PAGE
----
People like to think that Apple’s Macs are more or less invulnerable to the assorted viruses and trojans that afflict Windows PCs, but that’s far from the truth. That’s just been aptly demonstrated by the emergence of a new malware strain that attempts to steal all of your passwords, credit card data, and more. The discovery was made by security firm SentinelOne, which named the malware MetaStealer. According to SentinelOne, MetaStealer has the potential to trick you into giving away vital information that could cause a huge amount of damage, and it has a nefarious way of getting what it wants.
The US Cybersecurity and Infrastructure Security Agency (CISA) this week announced a new vulnerability scanning service designed to help water utilities identify and address security holes that could expose their systems to remote attacks. Water utilities can subscribe to this service for free by sending an email to CISA. The scanning begins within 10 days of the necessary paperwork being done. The free vulnerability scanning service for water utilities covers both drinking water and wastewater systems. It leverages automated tools to identify internet-exposed assets and discover vulnerabilities in those assets, including newly emerged vulnerabilities, known exploited flaws, and common attack vectors.
The attack on crypto exchange CoinEx, which drained at least $55 million, was carried out by the North Korean hacker group Lazarus, according to blockchain security firm SlowMist and on-chain investigator ZachXBT. The hacker group was identified after it inadvertently exposed its address, which was the same one used in the recent Stake and Optimism hacks. On Sept. 12, CoinEx saw large outflows of funds to an address without any prior history. Security experts immediately suspected that the exchange was breached, with initial estimates reaching approximately $27 million. At the time of writing, security firm SlowMist noted that the losses from the exploit had reached more than $55 million.
The European Union has signalled a plan to expand access to its high performance computing (HPC) supercomputers by letting startups use the resource to train AI models. However there’s a catch: Startups wanting to gain access to the EU’s high power compute resource — which currently includes pre-exascale and petascale supercomputers — will need to get with the bloc’s program on AI governance. Back in May, the EU announced a plan for a stop-gap set of voluntary rules or standards targeted at industry developing and applying AI while formal regulations continued being worked — saying the initiative would aim to prepare firms for the implementation of formal AI rules in a few years’ time.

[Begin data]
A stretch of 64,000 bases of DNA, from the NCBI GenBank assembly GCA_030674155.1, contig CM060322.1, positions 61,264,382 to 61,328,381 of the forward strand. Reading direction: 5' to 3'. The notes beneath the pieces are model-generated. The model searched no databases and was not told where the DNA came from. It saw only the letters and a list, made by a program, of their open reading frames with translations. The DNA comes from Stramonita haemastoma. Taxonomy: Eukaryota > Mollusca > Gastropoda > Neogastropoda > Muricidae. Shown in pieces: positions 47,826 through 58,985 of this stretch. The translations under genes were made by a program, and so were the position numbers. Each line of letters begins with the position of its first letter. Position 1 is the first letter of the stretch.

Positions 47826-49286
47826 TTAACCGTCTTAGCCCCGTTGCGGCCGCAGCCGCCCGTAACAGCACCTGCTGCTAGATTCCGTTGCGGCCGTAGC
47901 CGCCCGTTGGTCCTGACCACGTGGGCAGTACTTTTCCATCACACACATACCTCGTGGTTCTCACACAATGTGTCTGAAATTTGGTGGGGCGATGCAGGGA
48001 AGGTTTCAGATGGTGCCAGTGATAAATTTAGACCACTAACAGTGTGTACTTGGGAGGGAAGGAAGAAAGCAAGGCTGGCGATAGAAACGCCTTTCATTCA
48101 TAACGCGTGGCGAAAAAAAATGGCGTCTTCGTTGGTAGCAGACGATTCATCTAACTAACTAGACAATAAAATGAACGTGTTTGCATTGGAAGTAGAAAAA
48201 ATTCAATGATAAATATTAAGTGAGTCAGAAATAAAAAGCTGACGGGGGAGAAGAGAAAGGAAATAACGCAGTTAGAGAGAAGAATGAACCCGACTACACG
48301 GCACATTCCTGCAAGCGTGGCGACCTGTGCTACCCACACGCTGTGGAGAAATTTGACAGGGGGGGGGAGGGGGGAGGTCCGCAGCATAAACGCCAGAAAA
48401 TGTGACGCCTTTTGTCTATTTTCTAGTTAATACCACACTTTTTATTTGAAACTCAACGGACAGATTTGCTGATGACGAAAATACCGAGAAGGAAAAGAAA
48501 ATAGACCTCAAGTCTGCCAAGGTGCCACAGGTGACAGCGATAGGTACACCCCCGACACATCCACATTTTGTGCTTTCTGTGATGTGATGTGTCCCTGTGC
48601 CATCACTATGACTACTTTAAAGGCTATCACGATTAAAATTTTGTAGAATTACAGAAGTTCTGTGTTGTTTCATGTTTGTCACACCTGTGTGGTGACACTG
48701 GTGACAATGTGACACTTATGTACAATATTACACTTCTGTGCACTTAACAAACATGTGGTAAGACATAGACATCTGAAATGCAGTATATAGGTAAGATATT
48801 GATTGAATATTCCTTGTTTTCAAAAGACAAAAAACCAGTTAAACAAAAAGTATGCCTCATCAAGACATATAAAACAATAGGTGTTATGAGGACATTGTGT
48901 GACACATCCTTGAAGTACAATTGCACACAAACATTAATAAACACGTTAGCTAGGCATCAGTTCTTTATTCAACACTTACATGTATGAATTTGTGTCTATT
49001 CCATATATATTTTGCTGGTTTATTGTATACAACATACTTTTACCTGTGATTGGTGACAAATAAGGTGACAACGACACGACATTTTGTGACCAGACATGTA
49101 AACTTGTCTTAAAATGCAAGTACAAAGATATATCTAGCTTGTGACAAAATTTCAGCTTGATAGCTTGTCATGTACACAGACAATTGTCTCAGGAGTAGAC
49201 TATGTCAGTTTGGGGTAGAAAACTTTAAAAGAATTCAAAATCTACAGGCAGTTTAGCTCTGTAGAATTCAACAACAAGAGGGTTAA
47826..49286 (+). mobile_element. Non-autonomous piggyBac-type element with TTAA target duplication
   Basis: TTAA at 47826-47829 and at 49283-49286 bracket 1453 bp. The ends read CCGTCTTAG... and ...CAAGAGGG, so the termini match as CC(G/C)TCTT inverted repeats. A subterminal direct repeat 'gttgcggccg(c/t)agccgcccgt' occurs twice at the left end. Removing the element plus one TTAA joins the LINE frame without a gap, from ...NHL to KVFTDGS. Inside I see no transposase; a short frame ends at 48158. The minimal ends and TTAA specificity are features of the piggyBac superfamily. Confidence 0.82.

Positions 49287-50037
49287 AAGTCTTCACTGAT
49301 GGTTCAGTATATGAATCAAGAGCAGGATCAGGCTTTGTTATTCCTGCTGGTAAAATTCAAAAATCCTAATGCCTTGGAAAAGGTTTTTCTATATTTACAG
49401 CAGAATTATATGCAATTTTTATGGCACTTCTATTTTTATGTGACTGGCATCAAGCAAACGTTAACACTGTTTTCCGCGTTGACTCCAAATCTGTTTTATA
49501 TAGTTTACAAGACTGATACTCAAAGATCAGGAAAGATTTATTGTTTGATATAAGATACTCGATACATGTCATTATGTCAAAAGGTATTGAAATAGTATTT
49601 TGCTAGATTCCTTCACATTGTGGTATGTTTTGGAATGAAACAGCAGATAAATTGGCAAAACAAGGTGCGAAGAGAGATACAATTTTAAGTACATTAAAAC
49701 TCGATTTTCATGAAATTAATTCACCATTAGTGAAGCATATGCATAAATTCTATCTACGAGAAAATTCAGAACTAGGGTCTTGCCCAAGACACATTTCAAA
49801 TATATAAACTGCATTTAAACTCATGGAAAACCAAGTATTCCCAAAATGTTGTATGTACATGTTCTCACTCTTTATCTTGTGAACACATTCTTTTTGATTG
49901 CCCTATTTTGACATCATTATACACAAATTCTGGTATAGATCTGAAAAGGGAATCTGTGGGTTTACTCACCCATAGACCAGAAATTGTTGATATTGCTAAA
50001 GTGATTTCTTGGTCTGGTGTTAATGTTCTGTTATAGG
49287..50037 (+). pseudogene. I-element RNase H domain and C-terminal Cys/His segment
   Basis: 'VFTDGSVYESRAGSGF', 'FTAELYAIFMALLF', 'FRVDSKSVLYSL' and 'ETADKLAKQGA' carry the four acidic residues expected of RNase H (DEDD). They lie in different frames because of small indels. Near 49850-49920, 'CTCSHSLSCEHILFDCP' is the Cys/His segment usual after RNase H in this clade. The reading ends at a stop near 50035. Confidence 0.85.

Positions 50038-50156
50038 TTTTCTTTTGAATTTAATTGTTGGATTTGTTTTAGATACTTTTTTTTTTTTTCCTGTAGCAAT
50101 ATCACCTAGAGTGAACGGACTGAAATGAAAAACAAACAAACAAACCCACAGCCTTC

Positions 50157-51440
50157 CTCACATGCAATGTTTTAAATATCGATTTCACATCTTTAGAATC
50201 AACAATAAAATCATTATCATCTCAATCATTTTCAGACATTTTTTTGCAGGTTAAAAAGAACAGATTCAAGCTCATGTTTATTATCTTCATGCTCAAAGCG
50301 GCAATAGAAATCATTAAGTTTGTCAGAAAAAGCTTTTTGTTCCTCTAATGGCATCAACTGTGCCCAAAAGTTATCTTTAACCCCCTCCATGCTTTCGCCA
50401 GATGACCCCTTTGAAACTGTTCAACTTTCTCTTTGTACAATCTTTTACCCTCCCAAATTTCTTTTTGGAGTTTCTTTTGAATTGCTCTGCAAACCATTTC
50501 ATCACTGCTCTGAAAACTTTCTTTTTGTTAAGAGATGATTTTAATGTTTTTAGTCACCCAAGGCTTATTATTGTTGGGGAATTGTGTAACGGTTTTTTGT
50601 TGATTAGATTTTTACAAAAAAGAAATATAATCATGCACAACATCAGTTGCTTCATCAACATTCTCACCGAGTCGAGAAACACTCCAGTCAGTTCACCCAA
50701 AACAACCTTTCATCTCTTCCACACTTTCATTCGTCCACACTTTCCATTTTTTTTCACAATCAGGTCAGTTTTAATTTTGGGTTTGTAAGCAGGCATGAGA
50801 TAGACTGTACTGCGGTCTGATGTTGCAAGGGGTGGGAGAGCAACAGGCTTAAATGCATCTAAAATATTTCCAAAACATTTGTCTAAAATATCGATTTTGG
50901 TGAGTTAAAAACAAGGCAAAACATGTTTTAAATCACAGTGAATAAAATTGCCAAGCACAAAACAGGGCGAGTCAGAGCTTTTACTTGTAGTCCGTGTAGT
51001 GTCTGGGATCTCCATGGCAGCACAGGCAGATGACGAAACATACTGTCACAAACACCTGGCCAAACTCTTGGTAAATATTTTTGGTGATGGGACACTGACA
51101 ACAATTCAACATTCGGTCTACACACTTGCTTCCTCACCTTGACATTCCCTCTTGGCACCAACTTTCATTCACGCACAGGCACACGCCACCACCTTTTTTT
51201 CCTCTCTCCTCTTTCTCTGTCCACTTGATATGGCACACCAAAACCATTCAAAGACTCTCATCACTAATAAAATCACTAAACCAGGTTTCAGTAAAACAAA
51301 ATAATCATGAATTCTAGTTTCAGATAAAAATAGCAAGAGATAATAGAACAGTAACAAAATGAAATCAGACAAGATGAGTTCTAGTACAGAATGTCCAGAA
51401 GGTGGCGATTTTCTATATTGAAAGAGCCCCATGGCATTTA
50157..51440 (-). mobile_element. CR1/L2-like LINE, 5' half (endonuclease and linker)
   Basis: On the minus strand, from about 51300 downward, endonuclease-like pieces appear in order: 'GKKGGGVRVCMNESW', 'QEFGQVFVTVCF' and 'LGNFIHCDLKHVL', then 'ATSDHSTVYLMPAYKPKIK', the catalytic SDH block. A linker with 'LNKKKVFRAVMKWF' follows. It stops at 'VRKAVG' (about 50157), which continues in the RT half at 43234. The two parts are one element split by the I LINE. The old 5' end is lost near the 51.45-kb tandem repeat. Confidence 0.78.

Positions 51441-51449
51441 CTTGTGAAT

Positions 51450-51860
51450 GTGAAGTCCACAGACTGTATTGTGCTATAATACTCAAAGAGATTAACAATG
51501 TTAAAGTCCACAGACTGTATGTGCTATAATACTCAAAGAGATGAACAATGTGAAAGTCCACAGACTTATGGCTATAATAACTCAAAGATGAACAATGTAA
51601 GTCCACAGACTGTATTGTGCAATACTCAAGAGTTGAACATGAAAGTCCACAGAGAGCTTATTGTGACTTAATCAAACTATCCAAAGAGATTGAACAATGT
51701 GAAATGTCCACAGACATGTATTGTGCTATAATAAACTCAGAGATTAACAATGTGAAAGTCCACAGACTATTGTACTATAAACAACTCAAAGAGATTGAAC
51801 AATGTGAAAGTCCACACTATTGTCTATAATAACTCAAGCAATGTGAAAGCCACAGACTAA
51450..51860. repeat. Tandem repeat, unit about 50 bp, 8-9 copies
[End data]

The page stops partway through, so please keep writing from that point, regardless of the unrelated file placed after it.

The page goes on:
Security researchers have discovered a new ransomware variant which was deployed after LockBit was blocked on a victim organization’s network. Symantec’s Threat Hunter Team has only found one instance of the 3AM ransomware – so named because it encrypts files with the extension “.threeamtime” and references “3AM” in its ransom note. “3AM is written in Rust and appears to be a completely new malware family. The ransomware attempts to stop multiple services on the infected computer before it begins encrypting files,” Symantec explained in a blog post. “Once encryption is complete, it attempts to delete Volume Shadow (VSS) copies. It is still unclear whether its authors have any links to known cybercrime organizations.”
A known ransomware gang has taken credit for the highly disruptive cyberattack on MGM Resorts, and the hospitality and entertainment giant has yet to restore many of the impacted systems. It’s unclear for how long hackers had access to the company’s systems, but the attack came to light on September 10, and the next day MGM issued a statement saying it was forced to shut down many systems due to a cybersecurity issue. The incident has impacted MGM’s website, casinos, and systems used for email, restaurant reservations, and hotel bookings, and even digital hotel room keys. Vx-underground, a research organization providing malware samples and threat intelligence, reported on Wednesday that the ransomware group named ALPHV (aka BlackCat), specifically one of its subgroups, has taken credit for the attack.